Friday, June 23, 2023

All Rise, Here Comes The Judge!

And he is trans!
Gay Times
By Jordan Robledo

Governor of New York Kathy Hochul has appointed the United States’ first openly transgender male judge.

On 7 June, the democratic official announced the 11 new appointments and four reappointments of the New York State Court of Claims. 

One of the new individuals to join the aforementioned court is Seth Marnin, who is currently serving as the Director of Training & Education, Equal Opportunity & Affirmative Action at Columbia University. 

Marnin’s appointment makes him the country’s first openly male trans judge and the first trans judge in the state of New York. 
But no the first trans judge! The guys are finally catching up to the gals.

Here is some of our history!
The New York Times
By Deborah Sontag
August 29, 2015

Nearly four decades before Caitlyn Jenner introduced herself to the world, Phyllis Randolph Frye came out as a transgender woman in a far less glamorous way. No Diane Sawyer, no Vanity Fair.

It was the summer of 1976. As Bruce Jenner, 26, was celebrating his decathlon victory at the Montreal Olympics, Phillip Frye, 28, was admitting defeat in suppressing his gender identity. He, becoming she, had already lost a lot: He had been forced to resign from the military for “sexual deviation.” He had been disowned by his parents, divorced by his first wife and separated from his son. He had been dismissed from several engineering jobs.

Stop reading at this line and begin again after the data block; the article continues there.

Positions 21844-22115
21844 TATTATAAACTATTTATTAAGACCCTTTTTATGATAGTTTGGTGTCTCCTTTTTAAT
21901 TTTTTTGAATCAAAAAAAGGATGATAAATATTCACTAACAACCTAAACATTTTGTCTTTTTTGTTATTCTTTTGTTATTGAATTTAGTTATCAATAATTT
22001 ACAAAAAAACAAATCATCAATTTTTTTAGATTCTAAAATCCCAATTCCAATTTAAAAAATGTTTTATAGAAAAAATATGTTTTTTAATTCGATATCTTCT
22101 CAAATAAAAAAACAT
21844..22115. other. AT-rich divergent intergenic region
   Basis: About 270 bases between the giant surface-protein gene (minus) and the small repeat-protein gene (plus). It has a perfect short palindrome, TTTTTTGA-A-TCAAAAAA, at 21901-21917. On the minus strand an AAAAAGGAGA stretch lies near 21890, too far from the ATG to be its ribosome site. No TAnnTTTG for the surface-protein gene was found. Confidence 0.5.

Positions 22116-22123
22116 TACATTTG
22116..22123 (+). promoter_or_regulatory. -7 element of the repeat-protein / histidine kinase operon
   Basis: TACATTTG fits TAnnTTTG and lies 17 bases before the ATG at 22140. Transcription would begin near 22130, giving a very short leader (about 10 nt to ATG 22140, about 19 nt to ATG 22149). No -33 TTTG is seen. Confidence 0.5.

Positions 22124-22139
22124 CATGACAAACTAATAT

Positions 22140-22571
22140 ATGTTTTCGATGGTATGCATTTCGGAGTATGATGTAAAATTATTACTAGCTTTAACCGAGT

But this moment — when transition stories are increasingly and empathetically featured in the media, campuses buzz with gender politics and the president condemns transgender persecution in the State of the Union address — did not materialize out of thin air. It evolved over the last quarter-century as Ms. Frye and others built a transgender civil rights movement, fighting dexterously to rebrand a highly marginalized group; demand, and increasingly win, equal protection under the law; and put the T in L.G.B.T.
She is one of our pioneers! She blazed the trail for us.

When I do a workshop on trans history I have these slides on her…
Phyllis Frye
1992: The International Conference on Transgender Law and Employment Policy, Inc.
1994: Phyllis Frye and Karen Kerin go to Washington, DC to attempt to speak before the Senate Hearings on the Employment Non-Discrimination Act. Transgender people had been omitted from ENDA language


November, 1996: The next large transgender community meeting with HRC
Allison Laing, Phyllis Dickason, Yosenio Lewis, Gary Bowen, Jon Banks, Stephanie Young, Jamison Green, Janice Galeckas, Shannon Minter, Melissa Dixon, and Phyllis Fry

The NYT article goes on…
At the same time, Ms. Frye was one of the first to act on the need for transgender advocates to develop their own legal theories and agenda. In the 1990s, she convened annual transgender law conferences, where grass-roots activists from around the country first met and developed an aspirational transgender bill of rights. Between events, she helped tether the growing network through group emails she called her “Phyllabusters.”

“Caitlyn Jenner stands on the shoulders of somebody like Phyllis Frye,” said Shannon Price Minter, the legal director of the National Center for Lesbian Rights and one of several transgender appointees by the Obama administration. “Phyllis is the grandmother of our movement.”
We are here where we are today because of many of our pioneers we stand on their shoulders but with today’s climate I predict that we will be creating a lot of new shoulders to stand upon.


Those who want to learn more about our history I recommend:

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